ITER, the international project to build a massive (hot) fusion tokamak reactor in the south of France has hit major difficulties as costs and technical problems increase. Originally estimated at a cost of $6 billion and 10 years to build, those cost estimates now exceed $16 billion with some scientists believing that the technical hurdles are enormous. Some have gone on record as saying that fusion as viable source of energy could take at least 100 years to achieve.
One big problem is that the materials that would be needed to contain a reaction with gases ten times hotter than the sun has not yet been invented and it will be a considerable challenge to do so. Professor Sebastien Balibar, research director for the French national research laboratory in Paris said that “The most difficult problem is the problem of materials. Some time ago I declared that fusion is like trying to put the Sun in a box – but we don’t know how to make the box.”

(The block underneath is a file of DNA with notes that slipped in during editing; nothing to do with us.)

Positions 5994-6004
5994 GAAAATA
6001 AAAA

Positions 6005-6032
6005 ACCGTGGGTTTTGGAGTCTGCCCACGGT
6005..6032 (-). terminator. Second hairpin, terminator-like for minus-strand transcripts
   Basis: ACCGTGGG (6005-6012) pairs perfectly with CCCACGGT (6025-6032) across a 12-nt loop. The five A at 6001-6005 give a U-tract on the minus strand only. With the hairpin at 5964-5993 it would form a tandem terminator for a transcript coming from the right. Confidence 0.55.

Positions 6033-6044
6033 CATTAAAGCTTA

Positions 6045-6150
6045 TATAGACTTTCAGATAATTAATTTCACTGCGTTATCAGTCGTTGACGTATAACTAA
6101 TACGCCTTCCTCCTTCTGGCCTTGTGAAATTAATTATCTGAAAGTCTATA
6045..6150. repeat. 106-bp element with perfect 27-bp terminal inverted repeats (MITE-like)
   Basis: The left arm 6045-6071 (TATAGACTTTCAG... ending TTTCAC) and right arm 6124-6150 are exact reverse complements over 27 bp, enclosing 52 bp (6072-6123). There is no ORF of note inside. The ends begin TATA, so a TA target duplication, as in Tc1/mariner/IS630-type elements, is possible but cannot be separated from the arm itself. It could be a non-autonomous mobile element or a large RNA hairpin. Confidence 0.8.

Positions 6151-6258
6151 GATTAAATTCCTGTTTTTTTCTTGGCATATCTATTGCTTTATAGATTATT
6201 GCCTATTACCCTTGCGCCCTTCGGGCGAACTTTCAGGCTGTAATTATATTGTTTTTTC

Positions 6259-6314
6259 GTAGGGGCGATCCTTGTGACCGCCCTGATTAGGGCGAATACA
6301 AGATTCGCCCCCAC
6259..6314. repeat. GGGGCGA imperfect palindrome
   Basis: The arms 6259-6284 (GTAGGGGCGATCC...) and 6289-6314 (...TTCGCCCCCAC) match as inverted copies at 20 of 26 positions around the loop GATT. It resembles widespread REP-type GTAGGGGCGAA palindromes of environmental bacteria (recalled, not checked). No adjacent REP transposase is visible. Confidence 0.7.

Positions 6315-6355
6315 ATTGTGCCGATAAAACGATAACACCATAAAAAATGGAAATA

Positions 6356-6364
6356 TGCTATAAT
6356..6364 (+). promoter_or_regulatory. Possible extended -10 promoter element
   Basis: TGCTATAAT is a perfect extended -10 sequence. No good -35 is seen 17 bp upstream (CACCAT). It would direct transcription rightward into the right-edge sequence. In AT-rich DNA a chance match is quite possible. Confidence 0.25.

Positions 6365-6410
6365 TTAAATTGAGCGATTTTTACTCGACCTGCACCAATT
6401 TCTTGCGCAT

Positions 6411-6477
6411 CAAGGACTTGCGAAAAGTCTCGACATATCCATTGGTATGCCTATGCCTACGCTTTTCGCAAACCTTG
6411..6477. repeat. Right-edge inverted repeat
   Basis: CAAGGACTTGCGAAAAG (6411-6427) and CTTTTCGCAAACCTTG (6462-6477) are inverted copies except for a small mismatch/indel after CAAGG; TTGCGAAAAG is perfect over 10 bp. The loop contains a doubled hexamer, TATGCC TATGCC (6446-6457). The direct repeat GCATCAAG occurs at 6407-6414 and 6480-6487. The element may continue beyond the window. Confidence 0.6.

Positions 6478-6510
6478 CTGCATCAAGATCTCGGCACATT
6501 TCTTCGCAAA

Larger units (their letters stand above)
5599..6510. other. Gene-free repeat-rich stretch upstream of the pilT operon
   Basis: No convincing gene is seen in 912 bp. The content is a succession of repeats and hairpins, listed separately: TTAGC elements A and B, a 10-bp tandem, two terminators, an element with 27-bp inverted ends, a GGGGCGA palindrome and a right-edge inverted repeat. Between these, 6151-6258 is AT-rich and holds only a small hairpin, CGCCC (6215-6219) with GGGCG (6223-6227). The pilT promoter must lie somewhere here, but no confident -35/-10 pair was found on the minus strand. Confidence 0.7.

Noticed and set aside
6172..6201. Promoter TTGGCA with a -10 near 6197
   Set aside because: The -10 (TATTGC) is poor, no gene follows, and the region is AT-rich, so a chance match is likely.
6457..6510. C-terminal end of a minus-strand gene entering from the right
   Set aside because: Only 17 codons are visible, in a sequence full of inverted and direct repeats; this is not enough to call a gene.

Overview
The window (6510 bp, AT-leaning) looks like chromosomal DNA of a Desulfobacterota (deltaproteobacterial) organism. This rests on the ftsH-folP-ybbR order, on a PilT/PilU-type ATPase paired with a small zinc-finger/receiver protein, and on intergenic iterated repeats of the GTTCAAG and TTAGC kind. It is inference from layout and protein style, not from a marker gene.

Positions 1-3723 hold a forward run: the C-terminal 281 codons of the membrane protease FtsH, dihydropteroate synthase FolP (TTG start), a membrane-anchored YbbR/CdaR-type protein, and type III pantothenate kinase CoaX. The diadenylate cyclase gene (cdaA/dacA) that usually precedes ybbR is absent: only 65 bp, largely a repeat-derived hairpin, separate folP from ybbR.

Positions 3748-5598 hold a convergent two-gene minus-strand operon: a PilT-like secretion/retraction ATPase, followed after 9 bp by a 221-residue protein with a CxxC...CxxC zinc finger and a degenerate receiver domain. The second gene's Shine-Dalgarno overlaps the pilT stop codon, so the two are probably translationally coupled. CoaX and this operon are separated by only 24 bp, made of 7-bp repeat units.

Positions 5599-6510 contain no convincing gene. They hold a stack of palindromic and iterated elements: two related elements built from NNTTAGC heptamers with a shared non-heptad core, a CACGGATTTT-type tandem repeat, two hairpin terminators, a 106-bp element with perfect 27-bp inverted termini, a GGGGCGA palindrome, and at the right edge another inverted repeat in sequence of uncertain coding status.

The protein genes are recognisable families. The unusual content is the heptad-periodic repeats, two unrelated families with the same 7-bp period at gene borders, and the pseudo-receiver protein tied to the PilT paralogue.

“The walls of the box, which need to be leak tight, are bombarded by these neutrons which can make stainless steel boil. Some people say it is just a question of inventing a stainless steel which is porous to let these particles through; personally I would have started by inventing this material.”
A full review of the project is scheduled regarding the difficulties facing Iter and there is speculation that a scaled down version of the project may be the ultimate result.
- iter fusion project